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"I want receipts": Cardi B goes viral asking about her tax dollars

Cardi B: Where's my tax money going?
Cardi B: Where's my tax money going? 06:23

It's tax season, aka the season of complaining. In an Instagram video that went viral, reality TV star and "Bodak Yellow" rapper Cardi B went on a rant asking where her money is going. 

"So you know the government is taking 40 percent of my taxes," Cardi B said. "And, Uncle Sam, I want to know what you're doing with my f***ing tax money. Because, you know what I'm saying? When you donate, when you donate to a kid from a foreign country, they give you updates of what they're doing with your donation."  

Cardi B, whose real name is Belcalis Almanzar, notes that she is from New York City and "the streets are always dirty."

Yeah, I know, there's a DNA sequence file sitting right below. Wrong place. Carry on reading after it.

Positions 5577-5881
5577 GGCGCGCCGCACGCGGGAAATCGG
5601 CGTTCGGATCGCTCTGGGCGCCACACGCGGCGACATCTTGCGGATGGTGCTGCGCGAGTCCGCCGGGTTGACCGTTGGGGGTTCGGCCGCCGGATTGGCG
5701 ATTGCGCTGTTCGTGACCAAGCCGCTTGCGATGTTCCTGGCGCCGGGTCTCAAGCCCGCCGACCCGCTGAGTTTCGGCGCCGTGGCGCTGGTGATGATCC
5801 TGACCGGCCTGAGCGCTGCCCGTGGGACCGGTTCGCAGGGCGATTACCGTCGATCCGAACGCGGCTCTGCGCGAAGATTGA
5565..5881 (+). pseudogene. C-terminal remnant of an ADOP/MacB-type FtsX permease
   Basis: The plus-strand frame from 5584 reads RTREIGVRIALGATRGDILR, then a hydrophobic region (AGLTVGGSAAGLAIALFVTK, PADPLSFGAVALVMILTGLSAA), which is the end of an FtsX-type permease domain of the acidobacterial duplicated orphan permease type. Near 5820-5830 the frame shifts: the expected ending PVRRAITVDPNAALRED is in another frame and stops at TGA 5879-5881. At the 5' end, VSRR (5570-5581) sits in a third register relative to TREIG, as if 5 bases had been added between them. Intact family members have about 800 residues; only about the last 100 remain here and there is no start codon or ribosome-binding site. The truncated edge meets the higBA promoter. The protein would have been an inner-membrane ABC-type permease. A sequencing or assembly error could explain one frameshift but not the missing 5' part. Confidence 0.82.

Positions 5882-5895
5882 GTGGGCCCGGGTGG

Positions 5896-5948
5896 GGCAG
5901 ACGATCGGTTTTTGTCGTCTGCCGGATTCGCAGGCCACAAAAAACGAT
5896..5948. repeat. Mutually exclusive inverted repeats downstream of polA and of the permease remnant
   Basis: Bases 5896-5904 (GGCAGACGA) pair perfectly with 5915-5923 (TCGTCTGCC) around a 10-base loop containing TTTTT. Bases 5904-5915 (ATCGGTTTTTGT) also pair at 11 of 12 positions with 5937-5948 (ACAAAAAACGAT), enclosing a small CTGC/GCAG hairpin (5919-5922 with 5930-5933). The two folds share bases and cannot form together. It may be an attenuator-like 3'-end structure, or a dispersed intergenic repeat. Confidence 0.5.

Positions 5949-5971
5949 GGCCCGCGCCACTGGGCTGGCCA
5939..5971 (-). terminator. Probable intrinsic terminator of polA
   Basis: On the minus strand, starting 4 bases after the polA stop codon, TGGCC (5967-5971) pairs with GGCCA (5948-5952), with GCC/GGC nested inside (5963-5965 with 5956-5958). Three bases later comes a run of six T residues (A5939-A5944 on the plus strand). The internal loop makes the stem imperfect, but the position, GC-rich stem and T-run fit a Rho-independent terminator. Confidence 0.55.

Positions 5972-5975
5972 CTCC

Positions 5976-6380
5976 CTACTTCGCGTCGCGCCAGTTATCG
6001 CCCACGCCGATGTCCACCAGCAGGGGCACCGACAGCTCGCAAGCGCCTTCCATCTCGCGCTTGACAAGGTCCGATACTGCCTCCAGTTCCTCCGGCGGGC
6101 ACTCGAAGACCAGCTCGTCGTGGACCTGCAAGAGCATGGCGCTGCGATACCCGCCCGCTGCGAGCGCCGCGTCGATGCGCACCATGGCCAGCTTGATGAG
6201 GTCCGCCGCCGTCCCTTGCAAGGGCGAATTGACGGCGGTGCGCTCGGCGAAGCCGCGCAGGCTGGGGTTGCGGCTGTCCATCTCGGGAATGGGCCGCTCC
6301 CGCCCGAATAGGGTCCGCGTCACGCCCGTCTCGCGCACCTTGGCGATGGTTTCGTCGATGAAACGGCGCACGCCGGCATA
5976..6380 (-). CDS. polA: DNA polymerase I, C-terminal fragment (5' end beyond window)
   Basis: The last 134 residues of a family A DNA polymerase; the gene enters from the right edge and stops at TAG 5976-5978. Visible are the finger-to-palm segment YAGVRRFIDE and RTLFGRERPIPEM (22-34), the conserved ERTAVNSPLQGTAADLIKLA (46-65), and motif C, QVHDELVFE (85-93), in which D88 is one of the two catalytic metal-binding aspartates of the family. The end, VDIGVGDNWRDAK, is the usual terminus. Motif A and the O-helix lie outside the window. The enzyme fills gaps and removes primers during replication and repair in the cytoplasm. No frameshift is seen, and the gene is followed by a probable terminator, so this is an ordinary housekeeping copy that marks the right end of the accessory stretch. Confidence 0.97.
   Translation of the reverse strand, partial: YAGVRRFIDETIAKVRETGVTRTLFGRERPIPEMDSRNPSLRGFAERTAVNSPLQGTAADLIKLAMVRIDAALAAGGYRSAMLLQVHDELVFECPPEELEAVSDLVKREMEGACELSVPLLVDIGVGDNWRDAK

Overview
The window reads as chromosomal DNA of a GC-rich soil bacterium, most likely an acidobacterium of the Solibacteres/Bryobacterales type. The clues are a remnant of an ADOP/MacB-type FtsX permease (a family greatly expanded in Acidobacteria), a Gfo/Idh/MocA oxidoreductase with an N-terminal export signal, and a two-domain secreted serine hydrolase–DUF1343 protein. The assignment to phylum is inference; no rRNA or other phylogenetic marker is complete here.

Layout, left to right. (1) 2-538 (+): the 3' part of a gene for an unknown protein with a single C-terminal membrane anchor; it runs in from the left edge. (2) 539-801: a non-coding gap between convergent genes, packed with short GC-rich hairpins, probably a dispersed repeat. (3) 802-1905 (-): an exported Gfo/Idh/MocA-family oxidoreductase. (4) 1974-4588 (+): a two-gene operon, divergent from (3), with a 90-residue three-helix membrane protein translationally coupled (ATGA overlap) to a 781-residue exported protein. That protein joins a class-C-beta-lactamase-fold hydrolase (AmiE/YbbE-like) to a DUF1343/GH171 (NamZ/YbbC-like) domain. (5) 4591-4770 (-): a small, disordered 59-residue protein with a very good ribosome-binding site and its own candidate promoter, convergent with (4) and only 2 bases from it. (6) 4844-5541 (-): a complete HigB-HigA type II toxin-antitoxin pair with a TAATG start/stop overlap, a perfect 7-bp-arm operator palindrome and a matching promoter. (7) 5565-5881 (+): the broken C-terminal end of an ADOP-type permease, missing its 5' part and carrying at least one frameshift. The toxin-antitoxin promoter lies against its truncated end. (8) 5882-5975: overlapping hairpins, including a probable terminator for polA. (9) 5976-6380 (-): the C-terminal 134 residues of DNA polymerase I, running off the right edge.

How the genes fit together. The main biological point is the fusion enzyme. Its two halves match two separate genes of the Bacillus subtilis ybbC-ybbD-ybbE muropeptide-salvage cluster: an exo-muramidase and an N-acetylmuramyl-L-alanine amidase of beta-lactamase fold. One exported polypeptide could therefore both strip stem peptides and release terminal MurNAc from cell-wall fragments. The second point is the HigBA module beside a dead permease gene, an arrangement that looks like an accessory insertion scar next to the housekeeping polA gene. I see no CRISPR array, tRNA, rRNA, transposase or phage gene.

"What are y'all doing?" Cardi B asked. "There's still rats on the damn trains. I know you're not spending it in no damn prison because y'all be giving [people] two underwear, one jumpsuit for five months. So what are y'all doing with my f***ing money? What is y'all doing with my f***ing money? I want to know. I want receipts."

At The Washington Post, national correspondent Philip Bump broke down where her tax money is probably going. Bump called her question a "good question" and said everyone should ask it. The White House estimates it will collect $3.34 trillion dollars but it will spend $4.17 trillion, Bump writes. 

It's likely that over 50 percent of her tax money goes to social services, such as Social Security and the Medicare. Another 14 percent probably goes to the military and about 7 percent goes toward paying off interest on the national debt.

As for the two things Cardi B. mentioned, prisons get a small amount of federal tax dollars and New York City's streets are "New York City's problem," Bump notes. But her rant is part of a larger frustration, Bump said, that many people feel what they pay in taxes is not reflected in services. 

"While we see a lot of evidence of things that are not working really well, the government doesn't spend a lot of money of those things," Bump said. "What the government mostly spends money is people." 

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